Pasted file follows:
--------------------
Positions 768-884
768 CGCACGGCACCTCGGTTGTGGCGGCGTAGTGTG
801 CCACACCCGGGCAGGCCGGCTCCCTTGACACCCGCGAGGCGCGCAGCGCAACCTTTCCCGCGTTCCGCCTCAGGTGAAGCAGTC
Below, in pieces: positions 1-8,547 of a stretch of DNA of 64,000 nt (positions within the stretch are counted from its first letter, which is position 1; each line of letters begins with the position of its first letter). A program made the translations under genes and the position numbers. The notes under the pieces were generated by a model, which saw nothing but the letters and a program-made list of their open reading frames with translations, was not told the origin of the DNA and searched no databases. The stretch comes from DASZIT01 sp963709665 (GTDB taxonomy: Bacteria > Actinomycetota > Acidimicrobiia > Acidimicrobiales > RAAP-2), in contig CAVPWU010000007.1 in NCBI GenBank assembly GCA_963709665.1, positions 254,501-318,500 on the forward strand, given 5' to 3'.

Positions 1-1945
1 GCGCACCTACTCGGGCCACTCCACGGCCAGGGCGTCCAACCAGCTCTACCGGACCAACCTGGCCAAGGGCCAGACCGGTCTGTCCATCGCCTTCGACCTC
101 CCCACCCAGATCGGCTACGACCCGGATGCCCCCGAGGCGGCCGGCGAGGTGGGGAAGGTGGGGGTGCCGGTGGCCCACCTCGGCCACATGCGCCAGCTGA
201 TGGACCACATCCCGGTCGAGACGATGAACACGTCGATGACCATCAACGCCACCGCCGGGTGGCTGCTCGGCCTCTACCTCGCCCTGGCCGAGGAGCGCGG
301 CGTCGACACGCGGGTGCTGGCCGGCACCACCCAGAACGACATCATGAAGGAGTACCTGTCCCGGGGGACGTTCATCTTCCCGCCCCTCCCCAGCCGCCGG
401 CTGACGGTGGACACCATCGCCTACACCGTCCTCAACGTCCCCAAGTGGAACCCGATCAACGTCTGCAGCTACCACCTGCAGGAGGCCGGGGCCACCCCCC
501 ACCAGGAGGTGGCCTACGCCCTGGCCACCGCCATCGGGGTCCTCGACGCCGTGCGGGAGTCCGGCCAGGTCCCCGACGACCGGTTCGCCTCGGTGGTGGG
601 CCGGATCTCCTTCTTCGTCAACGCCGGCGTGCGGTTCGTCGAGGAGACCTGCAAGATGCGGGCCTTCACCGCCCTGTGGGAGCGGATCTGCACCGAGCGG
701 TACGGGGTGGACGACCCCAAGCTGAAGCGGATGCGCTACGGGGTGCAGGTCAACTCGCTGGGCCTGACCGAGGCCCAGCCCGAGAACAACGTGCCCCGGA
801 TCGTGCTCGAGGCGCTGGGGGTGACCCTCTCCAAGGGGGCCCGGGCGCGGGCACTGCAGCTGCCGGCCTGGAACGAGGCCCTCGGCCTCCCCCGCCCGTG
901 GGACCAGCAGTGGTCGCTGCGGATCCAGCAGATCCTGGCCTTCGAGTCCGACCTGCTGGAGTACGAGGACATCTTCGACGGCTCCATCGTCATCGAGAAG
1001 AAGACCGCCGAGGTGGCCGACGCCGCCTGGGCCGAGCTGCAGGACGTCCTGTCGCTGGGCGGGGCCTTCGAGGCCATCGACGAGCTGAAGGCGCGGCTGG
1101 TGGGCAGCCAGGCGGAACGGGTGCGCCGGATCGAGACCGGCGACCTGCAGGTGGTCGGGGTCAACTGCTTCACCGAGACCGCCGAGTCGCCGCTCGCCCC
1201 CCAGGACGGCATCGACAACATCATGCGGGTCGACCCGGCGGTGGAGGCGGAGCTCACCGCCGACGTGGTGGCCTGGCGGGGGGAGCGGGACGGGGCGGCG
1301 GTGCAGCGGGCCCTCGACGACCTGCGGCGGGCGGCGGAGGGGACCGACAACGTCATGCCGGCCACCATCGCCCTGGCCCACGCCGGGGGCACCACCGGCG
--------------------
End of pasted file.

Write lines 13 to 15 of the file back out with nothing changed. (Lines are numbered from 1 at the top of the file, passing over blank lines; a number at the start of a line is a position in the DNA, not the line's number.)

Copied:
701 TACGGGGTGGACGACCCCAAGCTGAAGCGGATGCGCTACGGGGTGCAGGTCAACTCGCTGGGCCTGACCGAGGCCCAGCCCGAGAACAACGTGCCCCGGA
801 TCGTGCTCGAGGCGCTGGGGGTGACCCTCTCCAAGGGGGCCCGGGCGCGGGCACTGCAGCTGCCGGCCTGGAACGAGGCCCTCGGCCTCCCCCGCCCGTG
901 GGACCAGCAGTGGTCGCTGCGGATCCAGCAGATCCTGGCCTTCGAGTCCGACCTGCTGGAGTACGAGGACATCTTCGACGGCTCCATCGTCATCGAGAAG